I also hear you on the reformation of the school system. Let's reform our political system while we are at it! Deal?

There were a few inner-city kids who struggled with authority. They also had issue's back home with friends getting killed, and family communication issue's. Intellect was not the issue, they did have to meet high standards to even enroll at a UC school, scholarship or not. The UC system is very strict with their student-athlete standards. Those are the things that made it tougher for them to maintain grades. To help the situation, one family actually moved to a better neighborhood. Now that's sacrifice, and one they could barely afford! I do know that the athlete was sending some of his scholarship money home just to help his brothers and sisters. The parents would not have any of that, so it was all incognito. Well, that young man just had a try-out for the Atlanta Hawks. Not sure he will make it, but that usually opens the door to Europe, and a healthy contract and life experience.

You are correct about the level of dedication these athletes possessed coming in. I could see the lack of possibilities without basketball in their lives.

Nice to hear about the diversity in your church! By the way, I'm Mexican-American, my wife is Jewish.
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Old 07-19-2007, 06:25 PM   #45
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Default Re: Oh, the irony!

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Hey preach, you bust me up! "What if I don't want a new perspective?" How many times have you felt that from someone you are trying to converse with?
Hey... I converse with Tony Hip all the time!!

Quote:
I also hear you on the reformation of the school system. Let's reform our political system while we are at it! Deal?
I believe in miracles... never said I was a miracle worker!!!

Quote:
There were a few inner-city kids who struggled with authority. They also had issue's back home with friends getting killed, and family communication issue's.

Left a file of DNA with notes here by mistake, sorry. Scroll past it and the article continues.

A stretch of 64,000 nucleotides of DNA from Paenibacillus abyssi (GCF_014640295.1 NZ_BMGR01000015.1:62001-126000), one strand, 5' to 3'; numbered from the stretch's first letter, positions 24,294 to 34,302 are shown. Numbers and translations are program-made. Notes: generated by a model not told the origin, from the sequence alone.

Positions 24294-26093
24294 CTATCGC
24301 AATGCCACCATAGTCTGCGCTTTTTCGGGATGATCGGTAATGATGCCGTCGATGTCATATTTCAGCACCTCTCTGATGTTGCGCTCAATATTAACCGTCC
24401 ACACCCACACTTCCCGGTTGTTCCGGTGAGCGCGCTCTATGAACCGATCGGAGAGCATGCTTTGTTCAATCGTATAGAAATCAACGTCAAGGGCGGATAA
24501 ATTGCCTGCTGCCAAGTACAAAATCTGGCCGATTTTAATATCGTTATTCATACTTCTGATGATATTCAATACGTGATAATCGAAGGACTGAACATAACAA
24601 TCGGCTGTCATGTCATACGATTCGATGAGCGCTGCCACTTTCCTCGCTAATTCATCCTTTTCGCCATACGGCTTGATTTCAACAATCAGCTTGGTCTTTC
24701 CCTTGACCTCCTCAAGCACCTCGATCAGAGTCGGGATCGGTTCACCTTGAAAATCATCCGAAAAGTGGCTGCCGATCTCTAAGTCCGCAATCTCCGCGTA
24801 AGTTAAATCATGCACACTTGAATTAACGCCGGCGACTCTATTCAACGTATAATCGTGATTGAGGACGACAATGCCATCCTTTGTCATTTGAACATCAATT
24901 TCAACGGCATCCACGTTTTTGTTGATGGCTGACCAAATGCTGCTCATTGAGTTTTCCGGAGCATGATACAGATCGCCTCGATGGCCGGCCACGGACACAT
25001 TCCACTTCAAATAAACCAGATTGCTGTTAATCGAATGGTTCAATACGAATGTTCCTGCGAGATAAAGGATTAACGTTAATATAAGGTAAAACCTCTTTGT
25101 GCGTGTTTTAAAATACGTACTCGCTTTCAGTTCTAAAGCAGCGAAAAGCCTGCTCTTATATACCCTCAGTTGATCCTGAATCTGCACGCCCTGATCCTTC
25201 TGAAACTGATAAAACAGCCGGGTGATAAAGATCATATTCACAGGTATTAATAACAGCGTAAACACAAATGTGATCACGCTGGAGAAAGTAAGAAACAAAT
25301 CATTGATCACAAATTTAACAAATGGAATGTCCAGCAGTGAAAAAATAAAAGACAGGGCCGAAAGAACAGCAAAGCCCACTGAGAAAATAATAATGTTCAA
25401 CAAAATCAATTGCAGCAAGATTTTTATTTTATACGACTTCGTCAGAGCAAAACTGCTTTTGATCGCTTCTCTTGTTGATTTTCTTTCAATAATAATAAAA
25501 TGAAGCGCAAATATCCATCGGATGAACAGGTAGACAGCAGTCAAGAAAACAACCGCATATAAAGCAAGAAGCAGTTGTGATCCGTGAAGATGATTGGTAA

Yep, I know and understand. It is SO tough to reach them.

Quote:
Intellect was not the issue, they did have to meet high standards to even enroll at a UC school, scholarship or not. The UC system is very strict with their student-athlete standards. Those are the things that made it tougher for them to maintain grades.
I agree... Intellect never is the issue, it is the information that is given to the intellect to process. My argument is that the information is skewed or not available because of bad teaching, etc. THen, they are taugh that the problem is not that they are missing info, but that it is something else, maybe even not as smart. That is what burns me up about all of this.

Quote:
To help the situation, one family actually moved to a better neighborhood. Now that's sacrifice, and one they could barely afford! I do know that the athlete was sending some of his scholarship money home just to help his brothers and sisters. The parents would not have any of that, so it was all incognito. Well, that young man just had a try-out for the Atlanta Hawks. Not sure he will make it, but that usually opens the door to Europe, and a healthy contract and life experience.
That is what I kind of surmised when discussing the difference between the kids you worked with and the ones I was thinking about. The kids you worked with... will jump on every opportunity given to better themselves. I just hope and want it to be available for them to do that, instead of them being kept down by institutional bias from those who are claiming to care... Like the NAACP.

Quote:
You are correct about the level of dedication these athletes possessed coming in. I could see the lack of possibilities without basketball in their lives.
I am right on something? Dang, that doesn't happen too often..... I am married!!

Quote:
Nice to hear about the diversity in your church! By the way, I'm Mexican-American, my wife is Jewish.
Very Very Interesting!!!

Funny thing is, our church doesn't look or see it as diversity. Simply as being one body in Christ.